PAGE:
Vitamin A Deficiency

Author: Fabio Finocchiaro
Date: 27/01/2013



Vitamin A deficiency is a lack of vitamin A in humans. Night blindness is one of the first signs of vitamin A deficiency. Xerophthalmia (medical condition in which the eye fails to produce tears), Keratomalacia (eye disorder that leads to a dry cornea), and complete blindness can also occur since Vitamin A has a major role in phototransduction

WikipediaVitamin A deficiency
The Diseases DatabaseVitamin A deficiency
MedScapeVitamin A deficiency


As a World Health Organization (WHO) research reveals people most likely to have Vitamin A deficiency are children under 5 years old and pregnant women in developing or poor countries.

Deficiency prevalence (%):

  • Africa
    • Children <5 years: 41,6
    • Pregnant women: 14,3
  • Asia
    • Children <5 years: 33,5
    • Pregnant women: 18,4
  • Global
    • Children <5 years: 33,3
    • Pregnant women: 15,3

The fact that global VAD has a 33% prevalence means that one third off under 5 years are likely to develop diseases.

Global prevalence of Vitamin A deficiency, WHO Report


  • Reduced night vision
  • Night blindness
  • Dry eyes (Keratomalacia, Xerophthalmia)
  • Eye inflammation
  • Corneal inflammation


  • Blood analysis: Vitamin A levels <0,35 umol/L
  • Functional indicator: night blindness
  • Biochemical indicators: serum retinol; breast-milk VitA; serum-rethinol binding protein,
  • Histological indicators: conjunctival impression citology (CIC); Impression citology with transfer (ICT)

Indicator for assessing Vitamin A deficiency, WHO Report


VAD affects vision by inhibiting the production of rhodopsin, the eye pigment responsible for sensing low light situations. Rhodopsin is found in the retina and is composed of retinal (an active form of vitamin A) and opsin (a protein). Because the body cannot create retinal in sufficient amounts, a diet low in vitamin A will lead to a decreased amount of rhodopsin in the eye, as there is inadequate retinal to bind with opsin. Night blindness results.

Night blindness caused by VAD has been associated with the loss of goblet cells in the conjunctiva, a membrane covering the outer surface of the eye. Goblet cells are responsible for secretion of mucus, and their absence results in xerophthalmia, a condition where the eyes fail to produce tears. Dead epithelial and microbial cells accumulate on the conjunctiva and form debris that can lead to infection and possibly blindness.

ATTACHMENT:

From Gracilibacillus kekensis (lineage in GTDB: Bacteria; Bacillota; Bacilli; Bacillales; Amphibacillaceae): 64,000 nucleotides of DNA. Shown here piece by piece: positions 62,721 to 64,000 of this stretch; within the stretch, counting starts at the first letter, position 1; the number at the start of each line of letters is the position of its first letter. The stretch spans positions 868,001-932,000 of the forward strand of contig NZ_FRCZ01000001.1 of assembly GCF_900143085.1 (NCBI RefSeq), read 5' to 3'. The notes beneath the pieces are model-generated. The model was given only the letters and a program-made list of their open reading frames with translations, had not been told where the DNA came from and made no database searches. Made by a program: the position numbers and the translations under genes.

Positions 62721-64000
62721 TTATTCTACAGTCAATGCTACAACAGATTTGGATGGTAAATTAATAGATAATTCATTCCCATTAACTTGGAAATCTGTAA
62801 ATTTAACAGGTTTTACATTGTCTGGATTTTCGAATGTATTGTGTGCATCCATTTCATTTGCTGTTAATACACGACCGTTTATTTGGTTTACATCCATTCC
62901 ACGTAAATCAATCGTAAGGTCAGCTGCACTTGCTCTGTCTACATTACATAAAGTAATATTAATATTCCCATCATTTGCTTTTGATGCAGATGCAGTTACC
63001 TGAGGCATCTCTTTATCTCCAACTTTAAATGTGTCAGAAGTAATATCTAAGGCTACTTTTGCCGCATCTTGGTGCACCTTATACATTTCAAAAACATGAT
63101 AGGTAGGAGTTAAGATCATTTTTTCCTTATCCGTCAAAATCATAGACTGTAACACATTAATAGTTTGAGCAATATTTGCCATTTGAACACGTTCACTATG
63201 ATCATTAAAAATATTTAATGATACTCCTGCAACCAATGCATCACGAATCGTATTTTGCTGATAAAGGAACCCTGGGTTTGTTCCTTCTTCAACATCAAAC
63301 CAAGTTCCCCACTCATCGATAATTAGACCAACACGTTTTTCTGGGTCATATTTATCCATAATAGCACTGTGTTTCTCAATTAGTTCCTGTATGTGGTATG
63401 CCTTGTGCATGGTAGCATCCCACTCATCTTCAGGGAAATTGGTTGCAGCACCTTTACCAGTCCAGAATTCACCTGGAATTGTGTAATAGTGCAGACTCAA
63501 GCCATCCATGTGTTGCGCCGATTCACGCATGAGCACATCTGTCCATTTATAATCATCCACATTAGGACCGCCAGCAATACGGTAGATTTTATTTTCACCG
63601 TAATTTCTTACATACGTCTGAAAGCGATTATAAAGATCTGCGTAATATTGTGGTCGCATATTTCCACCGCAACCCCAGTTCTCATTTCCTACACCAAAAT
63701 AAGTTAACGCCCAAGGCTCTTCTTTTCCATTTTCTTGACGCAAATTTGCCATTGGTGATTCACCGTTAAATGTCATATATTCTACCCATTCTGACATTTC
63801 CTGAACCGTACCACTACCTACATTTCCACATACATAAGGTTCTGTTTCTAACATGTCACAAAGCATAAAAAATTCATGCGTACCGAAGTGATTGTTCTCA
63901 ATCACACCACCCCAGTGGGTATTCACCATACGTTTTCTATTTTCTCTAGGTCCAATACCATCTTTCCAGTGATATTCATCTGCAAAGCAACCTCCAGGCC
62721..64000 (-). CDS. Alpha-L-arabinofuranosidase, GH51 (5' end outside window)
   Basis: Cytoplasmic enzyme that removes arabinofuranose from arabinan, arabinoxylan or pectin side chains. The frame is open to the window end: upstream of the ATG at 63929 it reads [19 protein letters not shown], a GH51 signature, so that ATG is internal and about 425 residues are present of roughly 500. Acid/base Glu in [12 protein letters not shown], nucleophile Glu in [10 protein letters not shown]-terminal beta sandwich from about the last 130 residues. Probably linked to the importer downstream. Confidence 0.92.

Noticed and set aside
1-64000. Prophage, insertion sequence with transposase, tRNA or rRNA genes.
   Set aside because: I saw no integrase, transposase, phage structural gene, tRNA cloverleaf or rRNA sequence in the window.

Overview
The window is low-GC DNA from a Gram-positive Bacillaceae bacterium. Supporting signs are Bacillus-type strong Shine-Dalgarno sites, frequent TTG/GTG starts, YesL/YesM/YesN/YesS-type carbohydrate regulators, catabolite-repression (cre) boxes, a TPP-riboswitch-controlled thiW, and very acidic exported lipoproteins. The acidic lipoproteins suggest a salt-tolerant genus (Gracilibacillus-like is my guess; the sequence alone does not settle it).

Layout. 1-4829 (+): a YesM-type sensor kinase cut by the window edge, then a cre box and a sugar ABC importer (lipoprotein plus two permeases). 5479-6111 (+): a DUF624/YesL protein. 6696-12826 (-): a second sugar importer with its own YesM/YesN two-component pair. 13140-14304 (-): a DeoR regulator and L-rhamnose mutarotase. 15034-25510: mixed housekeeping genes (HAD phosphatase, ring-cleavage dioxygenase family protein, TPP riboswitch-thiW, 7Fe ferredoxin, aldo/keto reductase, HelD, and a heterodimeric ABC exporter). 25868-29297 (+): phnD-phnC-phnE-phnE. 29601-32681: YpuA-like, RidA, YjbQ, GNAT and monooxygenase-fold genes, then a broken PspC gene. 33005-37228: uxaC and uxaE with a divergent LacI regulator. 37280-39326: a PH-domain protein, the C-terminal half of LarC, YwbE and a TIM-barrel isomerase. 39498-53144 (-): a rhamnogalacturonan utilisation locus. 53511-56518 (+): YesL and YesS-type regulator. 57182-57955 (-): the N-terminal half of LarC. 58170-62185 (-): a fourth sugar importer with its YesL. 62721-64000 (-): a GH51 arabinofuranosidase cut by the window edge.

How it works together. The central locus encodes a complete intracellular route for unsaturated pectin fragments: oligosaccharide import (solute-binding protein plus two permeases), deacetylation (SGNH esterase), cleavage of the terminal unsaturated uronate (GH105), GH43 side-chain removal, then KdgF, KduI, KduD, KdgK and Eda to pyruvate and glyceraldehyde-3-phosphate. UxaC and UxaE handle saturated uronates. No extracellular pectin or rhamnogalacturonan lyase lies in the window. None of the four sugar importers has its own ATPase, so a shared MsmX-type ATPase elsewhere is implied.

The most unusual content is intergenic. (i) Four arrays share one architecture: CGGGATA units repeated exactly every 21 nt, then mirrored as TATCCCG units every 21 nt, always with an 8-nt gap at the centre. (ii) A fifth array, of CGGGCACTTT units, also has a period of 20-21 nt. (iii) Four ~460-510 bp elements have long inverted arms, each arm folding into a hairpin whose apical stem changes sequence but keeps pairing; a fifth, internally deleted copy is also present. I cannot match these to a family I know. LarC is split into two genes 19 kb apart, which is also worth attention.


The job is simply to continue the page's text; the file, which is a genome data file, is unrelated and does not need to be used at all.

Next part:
Rhodopsin consists of the protein moiety opsin and a reversibly covalently bound cofactor, retinal.
Isomerization of 11-cis-retinal into all-trans-retinal by light induces a conformational change (bleaching) in opsin, continuing with metarhodopsin II, which activates the associated G protein transducin and triggers a second messenger cascade.
Rods deal with low light level and do not mediate color vision. Rhodopsin of the rods is responsible for monochromatic vision in the dark.

It is clear that lack of Vitamin A interrupts this pathway as there is no retinal to be hit by light waves.

More about
Photoreceptor cell
Visual photorasduction


  • Pregnancy
  • Excessive alcohol consumption
  • Low fat absorption: Vitamin A is a fat soluble vitamin and depends on micellar solubilization for dispersion into the small intestine, which results in poor use of vitamin A from low-fat diets.
  • Zinc deficiency can also impair absorption, transport, and metabolism of vitamin A because it is essential for the synthesis of the vitamin A transport proteins and as the cofactor in conversion of retinol to retinal


Adequate supply, but not excess vitamin A, is especially important for pregnant and breastfeeding women for normal fetal development. Deficiencies cannot be compensated by postnatal supplementation. Excess vitamin A, which is most common with high dose vitamin supplements, can cause birth defects and therefore should not exceed recommended daily value.


Treatment of vitamin A deficiency can be undertaken with both oral and injectable forms, generally as vitamin A palmitate.

It was made up a genetic modified rice called Golden Rice: it was engineered to produce Vitamin A under form of beta-cartone and for that reason it has the reddish colour after which it is named. The probelm was due to absorption as the population needed to ingest fat as well to absorb the vitamin. Also patent and ethicalt problems came up so the idea was abandoned.

More about Golden rice

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